In a sales meeting, the kind of question least likely to put your listening skills to work is the closed question:
“Are you concerned about costs?”
That may sound like a substantive question, but when the customer answers “yes” or “no,” the conversation stops. Furthermore, it generates almost no information. That your customer is concerned about costs is meaningless. Who isn’t concerned about costs?
“How have you been managing cost issues?”
It seems like the same question. But instead of a simple one-word answer, this question is likely to elicit at least a sentence, or maybe a paragraph. And when the customer answers with a sentence or a paragraph, you can take notes, play back information, summarize, or reflect feeling. In other words, you can exercise your listening skills.
Learning to convert a closed question to an open one is a vital skill for a sales person. Open questions often begin with “what,” “why,” “how,” or “give me an example.” They work best when you create them on the fly. Nevertheless, you sometimes need to prime the conversational pump when you have nothing to go on. I have five open questions that apply to almost any situation, and I use one when I have no other way to get the sales conversation under way.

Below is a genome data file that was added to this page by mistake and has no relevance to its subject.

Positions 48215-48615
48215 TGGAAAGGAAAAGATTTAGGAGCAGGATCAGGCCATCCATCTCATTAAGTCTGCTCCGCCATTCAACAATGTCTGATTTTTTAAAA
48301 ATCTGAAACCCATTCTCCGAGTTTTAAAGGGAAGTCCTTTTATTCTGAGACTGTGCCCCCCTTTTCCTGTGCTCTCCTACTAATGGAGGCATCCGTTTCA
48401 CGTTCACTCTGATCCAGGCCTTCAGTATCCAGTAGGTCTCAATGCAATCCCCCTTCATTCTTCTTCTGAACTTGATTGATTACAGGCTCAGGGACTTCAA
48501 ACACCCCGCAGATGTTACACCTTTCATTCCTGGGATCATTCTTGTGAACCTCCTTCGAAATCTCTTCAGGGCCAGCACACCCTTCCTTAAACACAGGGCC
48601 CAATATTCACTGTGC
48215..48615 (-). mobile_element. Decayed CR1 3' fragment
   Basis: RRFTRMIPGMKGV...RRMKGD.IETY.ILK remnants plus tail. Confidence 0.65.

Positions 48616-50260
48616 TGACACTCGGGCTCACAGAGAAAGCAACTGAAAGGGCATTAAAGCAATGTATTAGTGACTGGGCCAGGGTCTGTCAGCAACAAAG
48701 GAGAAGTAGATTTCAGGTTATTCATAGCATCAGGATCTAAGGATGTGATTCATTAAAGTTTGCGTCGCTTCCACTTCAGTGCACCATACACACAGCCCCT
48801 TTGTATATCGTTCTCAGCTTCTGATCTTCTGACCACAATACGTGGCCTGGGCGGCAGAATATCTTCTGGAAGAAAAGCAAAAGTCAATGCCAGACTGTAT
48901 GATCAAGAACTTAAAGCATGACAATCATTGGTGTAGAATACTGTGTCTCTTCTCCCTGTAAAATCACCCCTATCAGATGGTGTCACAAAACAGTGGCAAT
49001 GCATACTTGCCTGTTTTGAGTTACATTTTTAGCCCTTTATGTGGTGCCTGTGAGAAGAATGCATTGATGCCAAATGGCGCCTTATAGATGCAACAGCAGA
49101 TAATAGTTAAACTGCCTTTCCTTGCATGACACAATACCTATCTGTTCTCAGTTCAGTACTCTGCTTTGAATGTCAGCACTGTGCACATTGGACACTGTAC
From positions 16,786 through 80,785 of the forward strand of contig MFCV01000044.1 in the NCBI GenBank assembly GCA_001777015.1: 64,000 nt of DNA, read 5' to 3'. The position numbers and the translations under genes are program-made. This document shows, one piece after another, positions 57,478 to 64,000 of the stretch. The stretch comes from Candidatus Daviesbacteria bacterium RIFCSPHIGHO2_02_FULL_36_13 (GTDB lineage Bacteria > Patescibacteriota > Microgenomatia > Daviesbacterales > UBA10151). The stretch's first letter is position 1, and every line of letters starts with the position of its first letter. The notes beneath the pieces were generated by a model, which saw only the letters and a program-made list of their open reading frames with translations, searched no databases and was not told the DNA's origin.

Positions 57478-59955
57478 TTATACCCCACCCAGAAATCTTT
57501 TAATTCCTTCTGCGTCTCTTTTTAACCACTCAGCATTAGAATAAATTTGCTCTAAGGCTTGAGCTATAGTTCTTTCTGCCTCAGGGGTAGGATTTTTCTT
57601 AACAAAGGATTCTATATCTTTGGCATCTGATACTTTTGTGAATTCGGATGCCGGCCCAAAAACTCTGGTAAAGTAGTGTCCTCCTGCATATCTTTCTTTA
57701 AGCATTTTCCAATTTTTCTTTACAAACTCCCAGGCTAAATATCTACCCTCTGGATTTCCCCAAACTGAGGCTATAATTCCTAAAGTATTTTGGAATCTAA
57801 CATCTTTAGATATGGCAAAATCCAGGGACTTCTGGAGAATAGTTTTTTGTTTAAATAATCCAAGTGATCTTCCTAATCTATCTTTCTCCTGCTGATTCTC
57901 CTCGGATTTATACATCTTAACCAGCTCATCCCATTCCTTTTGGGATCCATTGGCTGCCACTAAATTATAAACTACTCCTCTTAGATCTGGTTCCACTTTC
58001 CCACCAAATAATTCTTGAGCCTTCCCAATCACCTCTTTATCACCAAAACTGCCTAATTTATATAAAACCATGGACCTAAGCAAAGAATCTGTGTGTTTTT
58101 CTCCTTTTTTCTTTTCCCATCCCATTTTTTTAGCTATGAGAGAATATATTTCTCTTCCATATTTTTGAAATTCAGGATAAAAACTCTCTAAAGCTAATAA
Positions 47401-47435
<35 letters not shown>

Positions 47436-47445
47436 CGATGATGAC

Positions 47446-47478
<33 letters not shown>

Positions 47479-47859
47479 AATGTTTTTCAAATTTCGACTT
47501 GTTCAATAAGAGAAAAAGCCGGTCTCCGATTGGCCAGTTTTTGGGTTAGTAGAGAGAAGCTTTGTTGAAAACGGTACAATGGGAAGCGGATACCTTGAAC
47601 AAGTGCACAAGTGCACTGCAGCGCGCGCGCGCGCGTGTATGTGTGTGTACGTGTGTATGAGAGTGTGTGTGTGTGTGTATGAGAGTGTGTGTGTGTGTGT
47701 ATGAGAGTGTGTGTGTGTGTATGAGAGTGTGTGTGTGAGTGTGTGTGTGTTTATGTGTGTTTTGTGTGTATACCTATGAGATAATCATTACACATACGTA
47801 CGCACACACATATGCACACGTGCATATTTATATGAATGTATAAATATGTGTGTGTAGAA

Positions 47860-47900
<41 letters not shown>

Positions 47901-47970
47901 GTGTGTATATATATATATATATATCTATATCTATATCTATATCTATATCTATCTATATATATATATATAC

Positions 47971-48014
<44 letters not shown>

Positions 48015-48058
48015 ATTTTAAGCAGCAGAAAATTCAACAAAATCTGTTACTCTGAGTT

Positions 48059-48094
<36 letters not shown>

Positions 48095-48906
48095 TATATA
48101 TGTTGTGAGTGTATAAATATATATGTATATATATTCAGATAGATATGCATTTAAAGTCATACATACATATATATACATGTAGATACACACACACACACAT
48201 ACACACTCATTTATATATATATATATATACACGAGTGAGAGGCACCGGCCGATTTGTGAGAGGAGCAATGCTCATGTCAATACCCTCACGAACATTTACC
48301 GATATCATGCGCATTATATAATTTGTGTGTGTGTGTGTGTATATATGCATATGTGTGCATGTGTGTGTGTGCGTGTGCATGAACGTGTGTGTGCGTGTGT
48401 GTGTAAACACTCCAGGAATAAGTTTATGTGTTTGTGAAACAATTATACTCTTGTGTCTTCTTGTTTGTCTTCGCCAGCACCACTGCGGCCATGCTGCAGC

Question 1. What will make this meeting most effective for you?
This is a great question to open a meeting with. At the same time it gets the customer talking, it signals that you care about how his or her time is spent, and the answer can give you guidance on how to manage the meeting.
Question 2. How has a your business changed?
I love this question. If your business has not changed, then you’re not doing it right. Everybody has a response to this question, and it speaks directly to our struggle for success.
Question 3. How has your work changed?
This one is a lot like the previous question, but it’s more personal and may get a more enthusiastic response from some people.
Question 4. What stands between you and your goals?
I like this one because it is so flexible. You can particularize it so you’re addressing personal goals, organizational goals, or departmental goals. Learning about a customer’s goals is crucial to understanding the customer’s needs.
Question 5. What would happen if you reached those goals?
I like this one because it gives the customer an opportunity to use his or her imagination, and it can put them in the frame of mind to think in the longer term, which is often necessary to making a sale.
In our sales training programs, we teach the importance of open-ended questions, and we spend time practicing the listening skills you apply to customer answers. All other things being equal, the salesperson who sells the most is the one who listens the most effectively. That’s partly because the salesperson who listens the most effectively learns the most about the customer’s needs. But there is more to it than that. Listening, really listening, builds relationships. It builds them so effectively that therapists, who do most of their work by listening, find patient infatuation to be an occupational hazard.
Learn more about probing and listening in our course, Socratic Selling Skills®.